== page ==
Courtesy of John Waterhouse

Private William Kenworthy Lorimer

Born: 23  August 1894 - Malvern, Victoria

Enlisted: 1 December 1914 aged 20 

Unit: 5th Battalion, 3rd Reinforcement  (SERN: 1568)

Served: Egypt, Gallipoli & Western Front

Died: 30 September 1980 - Pakenham, Victoria

 

Known as “Bill”, William Lorimer was a 20 year old farmer when he enlisted in December 1914. Both his parents were deceased, while he had a brother farming at Nyah on the Murray River in northern Victoria (1). Bill was assigned to the 5th Battalion, 3rd Reinforcement and embarked for Egypt in February 1915. He joined his unit at Gallipoli in May 1915 and fought there (including at Lone Pine) until the Anzacs were evacuated in December 1915. In March 1916, Bill’s unit was sent to France to join the British Expeditionary Force (BEF) on the Western Front. He contracted mumps and was hospitalised in May. On 20 August 1916, while the 5th Battalion was in the forward trenches at Pozieres, Bill was wounded in action for the first time, suffering from shell-shock, but rejoined his unit the same day. In March 1917, he was promoted to the rank of Lance Corporal. On 20 September 1917, during the Third Battle of Ypres (Passchendaele), Bill was wounded for the second time when two Australian Divisions (including the 5th Battalion) attacked German positions at Menin Road. He was wounded in the hand and invalided to the Beaufort War Hospital in Bristol. Bill rejoined his unit in France in late November 1917. From August 1918, the 5th Battalion was part of the great Allied offensive which successfully pushed the Germans back to the Hindenburg Line. On 30 August 1918, Bill was wounded for the third time, being gassed. He was invalided again to the Beaufort War Hospital in England. Bill left England for Australia in January 1919 and was discharged in Melbourne in April (2).

 

After returning to Victoria, Bill applied under the soldier-settlement scheme to purchase an apple and pear orchard called “Sunnyside” on Leppitt Rd in the Toomuc Valley. However, he had to wait several months for a decision from the Closer Settlement Board (CSB), which then knocked him back. In appealing on Bill’s behalf, an uncle of his wrote: “I wish those who decide these things could see what a fine man he is for the land” (3). Bill eventually got the requested assistance to buy the orchard, and developed it into what one CSB inspector described as “an exceptionally good one” (4), although not without having to overcome various difficulties along the way. These included changing consumer demand for particular apple varieties and periodic loss of crops because of insect infestations. A major setback occurred in 1944 when part of “Sunnyside” was burnt out by a major bushfire. Bill responded to the set-back by expanding into market gardening, then dairying (5). In 1926, Bill had married Katherine Bunt, who was from a Toomuc Valley family. (6). During WWII, he served with the Volunteer Defence Corps, including at an Italian prisoner of war camp at Cribb Point (7). Over the years, Bill was very active in the community life of the Toomuc Valley and the wider district, including serving on the Pakenham Bush Hospital Board, the Cool Stores Board and the local RSL Committee (8). Bill died in 1980 aged 86 years.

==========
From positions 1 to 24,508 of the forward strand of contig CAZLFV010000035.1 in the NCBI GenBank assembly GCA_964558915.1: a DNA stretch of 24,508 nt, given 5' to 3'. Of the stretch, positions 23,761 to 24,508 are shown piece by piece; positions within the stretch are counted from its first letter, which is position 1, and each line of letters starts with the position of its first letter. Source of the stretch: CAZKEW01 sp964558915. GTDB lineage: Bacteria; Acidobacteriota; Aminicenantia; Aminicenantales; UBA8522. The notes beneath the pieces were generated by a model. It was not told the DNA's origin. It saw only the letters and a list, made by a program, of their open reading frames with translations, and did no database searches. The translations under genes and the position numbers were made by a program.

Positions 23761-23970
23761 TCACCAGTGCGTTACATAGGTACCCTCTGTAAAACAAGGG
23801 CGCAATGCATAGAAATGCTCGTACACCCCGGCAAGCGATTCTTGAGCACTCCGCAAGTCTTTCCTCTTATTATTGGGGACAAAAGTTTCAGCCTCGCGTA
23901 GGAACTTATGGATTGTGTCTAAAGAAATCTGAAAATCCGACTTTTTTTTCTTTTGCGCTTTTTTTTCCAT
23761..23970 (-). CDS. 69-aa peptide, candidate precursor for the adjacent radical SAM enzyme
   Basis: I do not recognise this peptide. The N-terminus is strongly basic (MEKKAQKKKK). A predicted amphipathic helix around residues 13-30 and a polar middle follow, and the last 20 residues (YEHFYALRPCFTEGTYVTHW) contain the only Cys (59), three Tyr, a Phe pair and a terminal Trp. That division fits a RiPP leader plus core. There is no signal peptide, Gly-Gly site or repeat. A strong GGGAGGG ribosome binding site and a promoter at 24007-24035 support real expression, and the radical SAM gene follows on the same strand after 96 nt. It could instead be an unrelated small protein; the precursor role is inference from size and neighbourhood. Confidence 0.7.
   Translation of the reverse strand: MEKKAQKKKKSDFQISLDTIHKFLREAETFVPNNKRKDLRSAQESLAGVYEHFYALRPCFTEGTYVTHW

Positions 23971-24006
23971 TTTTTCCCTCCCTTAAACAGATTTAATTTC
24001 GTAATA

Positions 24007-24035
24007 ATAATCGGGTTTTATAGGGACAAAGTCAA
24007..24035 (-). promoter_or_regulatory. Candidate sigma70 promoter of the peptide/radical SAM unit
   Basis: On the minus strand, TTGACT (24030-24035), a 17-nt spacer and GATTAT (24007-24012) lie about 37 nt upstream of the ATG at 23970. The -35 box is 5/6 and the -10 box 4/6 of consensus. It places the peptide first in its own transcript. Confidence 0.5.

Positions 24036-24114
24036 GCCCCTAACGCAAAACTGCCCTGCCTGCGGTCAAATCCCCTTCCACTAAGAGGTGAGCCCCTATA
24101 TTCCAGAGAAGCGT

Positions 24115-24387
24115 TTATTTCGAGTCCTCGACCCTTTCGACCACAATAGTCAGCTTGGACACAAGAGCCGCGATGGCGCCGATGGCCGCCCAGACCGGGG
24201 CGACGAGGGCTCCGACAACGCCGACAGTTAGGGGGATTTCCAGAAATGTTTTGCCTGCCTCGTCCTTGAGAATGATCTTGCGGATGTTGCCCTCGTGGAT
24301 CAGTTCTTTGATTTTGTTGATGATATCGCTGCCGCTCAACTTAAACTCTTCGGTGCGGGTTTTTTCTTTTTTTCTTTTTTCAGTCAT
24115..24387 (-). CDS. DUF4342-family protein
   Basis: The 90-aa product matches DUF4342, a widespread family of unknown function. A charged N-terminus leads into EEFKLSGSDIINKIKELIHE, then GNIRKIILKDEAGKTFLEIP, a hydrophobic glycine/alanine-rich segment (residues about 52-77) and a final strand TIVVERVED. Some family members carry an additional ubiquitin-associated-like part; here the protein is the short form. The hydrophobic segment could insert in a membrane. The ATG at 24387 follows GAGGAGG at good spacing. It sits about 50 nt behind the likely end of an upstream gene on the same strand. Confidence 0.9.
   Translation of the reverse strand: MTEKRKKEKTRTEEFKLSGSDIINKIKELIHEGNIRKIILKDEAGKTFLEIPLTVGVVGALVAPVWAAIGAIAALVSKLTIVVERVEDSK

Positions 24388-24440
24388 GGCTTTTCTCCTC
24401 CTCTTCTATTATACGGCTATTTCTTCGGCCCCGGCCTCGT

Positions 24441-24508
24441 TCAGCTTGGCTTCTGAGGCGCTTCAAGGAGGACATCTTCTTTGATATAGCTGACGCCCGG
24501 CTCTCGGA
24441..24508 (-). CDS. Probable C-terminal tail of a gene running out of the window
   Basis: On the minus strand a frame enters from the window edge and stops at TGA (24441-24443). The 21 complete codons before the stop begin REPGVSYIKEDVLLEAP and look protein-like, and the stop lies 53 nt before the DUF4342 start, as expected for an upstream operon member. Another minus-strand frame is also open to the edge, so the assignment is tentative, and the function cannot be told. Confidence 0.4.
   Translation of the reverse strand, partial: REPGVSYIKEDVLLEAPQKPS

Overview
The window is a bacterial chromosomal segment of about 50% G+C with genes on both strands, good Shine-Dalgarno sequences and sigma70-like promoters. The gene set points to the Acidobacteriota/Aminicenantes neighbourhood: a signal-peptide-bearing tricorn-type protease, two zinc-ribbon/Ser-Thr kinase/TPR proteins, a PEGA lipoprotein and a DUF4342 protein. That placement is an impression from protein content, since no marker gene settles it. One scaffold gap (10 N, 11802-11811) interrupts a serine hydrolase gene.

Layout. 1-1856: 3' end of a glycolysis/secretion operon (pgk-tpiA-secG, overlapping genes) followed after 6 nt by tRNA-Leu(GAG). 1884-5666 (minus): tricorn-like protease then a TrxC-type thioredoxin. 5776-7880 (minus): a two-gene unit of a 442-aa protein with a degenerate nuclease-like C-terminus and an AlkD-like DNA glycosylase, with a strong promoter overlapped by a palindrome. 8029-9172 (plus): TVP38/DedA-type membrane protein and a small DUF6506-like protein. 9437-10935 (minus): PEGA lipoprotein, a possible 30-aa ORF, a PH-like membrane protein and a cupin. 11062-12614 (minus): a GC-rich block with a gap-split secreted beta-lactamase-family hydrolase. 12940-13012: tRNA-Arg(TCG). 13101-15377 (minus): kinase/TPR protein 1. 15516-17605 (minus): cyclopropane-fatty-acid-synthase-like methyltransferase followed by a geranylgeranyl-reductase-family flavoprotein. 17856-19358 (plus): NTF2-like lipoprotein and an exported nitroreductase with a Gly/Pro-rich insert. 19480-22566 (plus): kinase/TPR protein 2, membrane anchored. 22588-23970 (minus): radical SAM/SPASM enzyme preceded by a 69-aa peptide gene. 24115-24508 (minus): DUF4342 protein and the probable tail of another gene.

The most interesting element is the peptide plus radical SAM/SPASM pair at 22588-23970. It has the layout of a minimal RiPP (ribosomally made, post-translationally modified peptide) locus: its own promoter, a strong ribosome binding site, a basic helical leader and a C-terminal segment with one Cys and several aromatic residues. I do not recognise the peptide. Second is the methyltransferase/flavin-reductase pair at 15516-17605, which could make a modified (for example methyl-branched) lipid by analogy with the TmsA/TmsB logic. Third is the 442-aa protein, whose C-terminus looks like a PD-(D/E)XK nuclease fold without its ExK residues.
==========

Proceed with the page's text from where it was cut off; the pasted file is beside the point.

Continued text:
The assistance of John Waterhouse is gratefully acknowledged. 

Sources: 

(1) & (2) NAA B2455 LORIMER WILLIAM 

(3) & (4) PROV VPRS 5714/P0 Unit 836 File 743/12

(5) (6) & (7) Waterhouse (2003) p. 88

(8) Dandenong Journal 25/2/1942 p. 5

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